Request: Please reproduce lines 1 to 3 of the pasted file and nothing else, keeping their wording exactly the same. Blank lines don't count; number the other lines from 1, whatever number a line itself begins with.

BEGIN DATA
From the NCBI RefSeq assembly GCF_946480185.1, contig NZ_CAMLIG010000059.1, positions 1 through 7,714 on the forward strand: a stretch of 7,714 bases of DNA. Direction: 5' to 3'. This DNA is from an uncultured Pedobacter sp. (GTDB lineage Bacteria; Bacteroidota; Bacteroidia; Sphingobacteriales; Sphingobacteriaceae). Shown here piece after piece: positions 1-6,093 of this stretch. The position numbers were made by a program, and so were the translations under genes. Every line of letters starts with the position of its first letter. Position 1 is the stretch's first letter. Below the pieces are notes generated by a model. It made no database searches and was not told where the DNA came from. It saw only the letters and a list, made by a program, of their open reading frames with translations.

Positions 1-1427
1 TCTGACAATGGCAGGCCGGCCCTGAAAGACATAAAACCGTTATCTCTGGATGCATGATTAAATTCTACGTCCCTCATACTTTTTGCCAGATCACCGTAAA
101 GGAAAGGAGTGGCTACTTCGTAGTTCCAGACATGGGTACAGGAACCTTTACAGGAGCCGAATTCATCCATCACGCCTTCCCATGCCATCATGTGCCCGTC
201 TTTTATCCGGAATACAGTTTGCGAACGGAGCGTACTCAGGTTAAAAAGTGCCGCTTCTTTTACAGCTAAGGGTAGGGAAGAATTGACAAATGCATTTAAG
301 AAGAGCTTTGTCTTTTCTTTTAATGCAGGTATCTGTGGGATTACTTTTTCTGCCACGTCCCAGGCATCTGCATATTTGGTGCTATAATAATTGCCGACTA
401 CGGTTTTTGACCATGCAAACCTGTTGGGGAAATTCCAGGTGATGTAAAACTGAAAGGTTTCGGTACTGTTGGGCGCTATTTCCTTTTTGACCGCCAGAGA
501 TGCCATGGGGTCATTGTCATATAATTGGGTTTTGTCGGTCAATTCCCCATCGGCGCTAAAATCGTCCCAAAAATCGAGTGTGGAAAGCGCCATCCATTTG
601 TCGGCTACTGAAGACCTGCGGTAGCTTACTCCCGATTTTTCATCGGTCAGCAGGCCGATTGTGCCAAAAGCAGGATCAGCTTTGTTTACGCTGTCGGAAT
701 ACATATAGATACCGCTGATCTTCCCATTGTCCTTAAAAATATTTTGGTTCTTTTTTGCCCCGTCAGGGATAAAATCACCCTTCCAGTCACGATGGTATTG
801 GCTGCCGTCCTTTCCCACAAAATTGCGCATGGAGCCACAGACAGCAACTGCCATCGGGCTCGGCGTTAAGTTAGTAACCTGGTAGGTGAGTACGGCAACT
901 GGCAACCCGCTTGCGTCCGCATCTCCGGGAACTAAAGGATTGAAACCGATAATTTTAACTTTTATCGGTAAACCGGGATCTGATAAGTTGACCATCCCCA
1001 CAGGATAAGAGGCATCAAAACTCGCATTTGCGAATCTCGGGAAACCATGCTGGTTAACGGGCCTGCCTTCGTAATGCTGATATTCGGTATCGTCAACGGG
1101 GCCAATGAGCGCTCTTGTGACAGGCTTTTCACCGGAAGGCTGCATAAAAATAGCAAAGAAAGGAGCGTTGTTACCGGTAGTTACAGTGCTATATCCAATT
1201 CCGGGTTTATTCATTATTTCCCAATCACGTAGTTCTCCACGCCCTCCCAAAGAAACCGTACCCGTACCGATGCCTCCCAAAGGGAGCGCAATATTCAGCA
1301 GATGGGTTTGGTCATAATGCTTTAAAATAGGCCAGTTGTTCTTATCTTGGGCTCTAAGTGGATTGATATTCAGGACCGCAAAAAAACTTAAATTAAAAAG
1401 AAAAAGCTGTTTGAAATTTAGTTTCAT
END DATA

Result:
From the NCBI RefSeq assembly GCF_946480185.1, contig NZ_CAMLIG010000059.1, positions 1 through 7,714 on the forward strand: a stretch of 7,714 bases of DNA. Direction: 5' to 3'. This DNA is from an uncultured Pedobacter sp. (GTDB lineage Bacteria; Bacteroidota; Bacteroidia; Sphingobacteriales; Sphingobacteriaceae). Shown here piece after piece: positions 1-6,093 of this stretch. The position numbers were made by a program, and so were the translations under genes. Every line of letters starts with the position of its first letter. Position 1 is the stretch's first letter. Below the pieces are notes generated by a model. It made no database searches and was not told where the DNA came from. It saw only the letters and a list, made by a program, of their open reading frames with translations.

Positions 1-1427
1 TCTGACAATGGCAGGCCGGCCCTGAAAGACATAAAACCGTTATCTCTGGATGCATGATTAAATTCTACGTCCCTCATACTTTTTGCCAGATCACCGTAAA